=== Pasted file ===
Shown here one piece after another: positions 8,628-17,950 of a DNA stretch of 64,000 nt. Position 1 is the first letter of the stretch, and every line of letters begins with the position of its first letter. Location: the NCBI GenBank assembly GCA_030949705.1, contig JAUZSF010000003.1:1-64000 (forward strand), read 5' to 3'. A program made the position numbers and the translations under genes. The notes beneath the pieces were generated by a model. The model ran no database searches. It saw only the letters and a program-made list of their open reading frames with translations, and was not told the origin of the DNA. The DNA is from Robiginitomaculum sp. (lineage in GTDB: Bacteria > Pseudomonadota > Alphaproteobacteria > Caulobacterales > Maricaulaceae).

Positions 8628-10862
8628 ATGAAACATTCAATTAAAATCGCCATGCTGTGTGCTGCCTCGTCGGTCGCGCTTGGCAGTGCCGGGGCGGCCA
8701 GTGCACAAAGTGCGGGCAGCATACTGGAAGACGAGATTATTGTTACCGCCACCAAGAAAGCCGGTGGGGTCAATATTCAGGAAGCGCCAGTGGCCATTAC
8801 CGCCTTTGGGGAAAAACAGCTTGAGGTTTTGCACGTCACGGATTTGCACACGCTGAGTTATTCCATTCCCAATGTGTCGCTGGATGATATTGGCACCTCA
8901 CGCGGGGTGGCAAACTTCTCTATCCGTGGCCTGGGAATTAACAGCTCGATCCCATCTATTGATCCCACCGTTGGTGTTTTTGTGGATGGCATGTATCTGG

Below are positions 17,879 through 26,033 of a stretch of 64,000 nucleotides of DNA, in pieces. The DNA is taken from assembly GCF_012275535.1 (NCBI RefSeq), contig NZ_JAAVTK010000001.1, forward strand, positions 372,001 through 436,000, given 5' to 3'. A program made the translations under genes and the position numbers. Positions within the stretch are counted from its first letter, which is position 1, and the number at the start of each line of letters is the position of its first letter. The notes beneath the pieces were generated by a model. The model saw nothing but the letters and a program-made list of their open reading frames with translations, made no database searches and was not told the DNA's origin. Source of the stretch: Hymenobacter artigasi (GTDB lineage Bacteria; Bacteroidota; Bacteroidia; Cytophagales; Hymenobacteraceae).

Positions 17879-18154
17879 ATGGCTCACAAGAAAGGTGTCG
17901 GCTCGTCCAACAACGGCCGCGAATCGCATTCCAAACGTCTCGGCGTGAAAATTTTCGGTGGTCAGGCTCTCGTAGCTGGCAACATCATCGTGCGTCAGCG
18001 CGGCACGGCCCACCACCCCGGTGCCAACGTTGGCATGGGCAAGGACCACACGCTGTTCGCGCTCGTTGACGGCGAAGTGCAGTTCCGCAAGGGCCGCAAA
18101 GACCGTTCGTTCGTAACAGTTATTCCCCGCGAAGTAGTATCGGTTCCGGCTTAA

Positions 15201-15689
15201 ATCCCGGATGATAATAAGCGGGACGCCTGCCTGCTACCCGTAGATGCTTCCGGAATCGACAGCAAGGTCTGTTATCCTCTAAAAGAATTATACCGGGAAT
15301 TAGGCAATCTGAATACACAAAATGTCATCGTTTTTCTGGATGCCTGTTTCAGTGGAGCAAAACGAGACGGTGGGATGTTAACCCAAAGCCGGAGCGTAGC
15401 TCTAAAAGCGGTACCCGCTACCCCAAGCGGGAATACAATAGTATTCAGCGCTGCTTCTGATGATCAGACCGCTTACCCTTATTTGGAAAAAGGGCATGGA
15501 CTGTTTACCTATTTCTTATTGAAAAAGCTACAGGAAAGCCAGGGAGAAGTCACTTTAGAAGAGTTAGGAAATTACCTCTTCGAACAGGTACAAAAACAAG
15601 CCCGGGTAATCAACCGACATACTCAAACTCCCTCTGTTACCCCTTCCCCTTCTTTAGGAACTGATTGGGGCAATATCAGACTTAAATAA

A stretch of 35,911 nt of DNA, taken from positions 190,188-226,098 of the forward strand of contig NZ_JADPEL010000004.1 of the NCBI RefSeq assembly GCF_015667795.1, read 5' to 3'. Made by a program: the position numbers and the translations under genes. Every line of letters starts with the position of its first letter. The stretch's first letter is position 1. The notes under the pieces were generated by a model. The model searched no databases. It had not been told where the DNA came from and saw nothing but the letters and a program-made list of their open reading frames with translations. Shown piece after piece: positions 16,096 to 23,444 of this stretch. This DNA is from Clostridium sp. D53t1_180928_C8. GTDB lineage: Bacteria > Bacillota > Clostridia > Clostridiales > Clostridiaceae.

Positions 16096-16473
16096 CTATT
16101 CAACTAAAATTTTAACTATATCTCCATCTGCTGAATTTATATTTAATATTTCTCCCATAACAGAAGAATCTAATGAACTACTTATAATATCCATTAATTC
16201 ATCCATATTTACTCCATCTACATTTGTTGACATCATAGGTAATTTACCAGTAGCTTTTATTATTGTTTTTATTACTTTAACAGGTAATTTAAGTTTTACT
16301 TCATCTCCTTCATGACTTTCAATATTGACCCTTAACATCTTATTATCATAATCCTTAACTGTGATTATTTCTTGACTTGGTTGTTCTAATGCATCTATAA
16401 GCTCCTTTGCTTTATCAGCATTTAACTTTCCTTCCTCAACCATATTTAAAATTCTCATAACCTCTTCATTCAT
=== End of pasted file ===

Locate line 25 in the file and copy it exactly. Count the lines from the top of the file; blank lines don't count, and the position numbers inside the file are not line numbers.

16401 GCTCCTTTGCTTTATCAGCATTTAACTTTCCTTCCTCAACCATATTTAAAATTCTCATAACCTCTTCATTCAT